HTM organizations use their computerized maintenance management system (CMMS) as the primary tool to document regulatory compliance. However, what the HTM industry has discovered is that CMS, the Joint Commission, and other regulatory bodies change their standards often and legacy CMMS are not able to keep up with the changes.
Although progress is being made to prevent healthcare-associated infections (HAI), the Center for Disease Control (CDC) estimates one in 31 hospital patients acquires at least one HAI. Hospitals must consider how they can improve hospital equipment maintenance management to reduce infection risks.
Your healthcare system can mitigate infection risk by properly scheduling and maintaining biomedical equipment, improving equipment utilization and staff request fulfillment times and applying consistent medical equipment cleaning and disinfecting processes.
Now more than ever, the right supply chain strategies are needed to increase your hospital’s equipment availability and utilization rates to free up scarce resources and alleviate shortages. When equipment is not available for clinical staff, it creates perceived shortages, friction between departments and hinders a hospital’s ability to find equipment for preventive maintenance and recalls, putting patient safety at risk and creating a liability hazard.
Two ways healthcare organizations typically address the perceived medical equipment shortage issues is purchasing additional new equipment or renting equipment. In fact, many hospitals typically stock more equipment than they need. This is particularly true with mobile medical equipment like IV Pumps, Sequential Compression Devices (SCDs), Feeding Pumps, and PCA pumps. But the bigger problem is that existing equipment is only being used at a fraction of its potential.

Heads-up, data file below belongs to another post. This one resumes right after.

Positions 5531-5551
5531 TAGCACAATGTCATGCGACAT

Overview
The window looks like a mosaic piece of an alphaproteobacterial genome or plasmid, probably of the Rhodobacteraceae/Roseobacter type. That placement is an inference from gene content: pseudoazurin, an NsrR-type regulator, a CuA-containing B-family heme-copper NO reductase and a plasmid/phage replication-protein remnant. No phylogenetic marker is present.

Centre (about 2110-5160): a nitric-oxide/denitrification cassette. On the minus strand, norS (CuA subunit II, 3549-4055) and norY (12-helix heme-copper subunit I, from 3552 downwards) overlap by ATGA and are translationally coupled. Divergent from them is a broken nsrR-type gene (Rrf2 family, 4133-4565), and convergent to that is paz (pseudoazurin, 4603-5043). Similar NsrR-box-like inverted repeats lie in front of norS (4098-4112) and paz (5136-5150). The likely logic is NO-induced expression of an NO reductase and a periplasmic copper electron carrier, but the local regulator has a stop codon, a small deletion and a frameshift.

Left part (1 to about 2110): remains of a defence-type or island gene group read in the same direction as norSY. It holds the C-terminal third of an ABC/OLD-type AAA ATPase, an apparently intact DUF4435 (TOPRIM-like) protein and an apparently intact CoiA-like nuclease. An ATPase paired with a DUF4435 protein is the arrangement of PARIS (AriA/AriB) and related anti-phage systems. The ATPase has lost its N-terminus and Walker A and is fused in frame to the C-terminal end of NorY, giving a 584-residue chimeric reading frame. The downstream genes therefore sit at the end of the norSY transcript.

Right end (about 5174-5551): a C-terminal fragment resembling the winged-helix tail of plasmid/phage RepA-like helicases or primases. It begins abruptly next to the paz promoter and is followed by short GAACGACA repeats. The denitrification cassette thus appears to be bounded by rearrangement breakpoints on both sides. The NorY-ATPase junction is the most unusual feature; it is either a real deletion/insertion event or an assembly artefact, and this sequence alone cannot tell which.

For example, the average utilization rate for an IV pump is 40%. With improved strategies using a modern healthcare CMMS, that rate can be improved to at least 60%, and to more than 75% in optimal cases. This practice can eliminate most of your rental costs and help you potentially avoid over a million dollars in capital purchase expenses.
Full Lifecycle Asset Management
HTM departments have long provided key post-acquisition support and management of medical equipment with planned and corrective maintenance throughout their useful life. While these are extremely important functions, there are some significant missed opportunities if departments are not involved in all phases of asset management—from pre-planning of assets to the point of their final disposition. Being an integral part of the capital evaluation, assessment and receiving processes on the front end and reallocation and disposal on the back end brings additional value to your organization.
Legacy CMMS solutions limit the ability to obtain meaningful operational data needed for optimized full-life cycle medical device management, which costs healthcare systems time, effort and financial resources.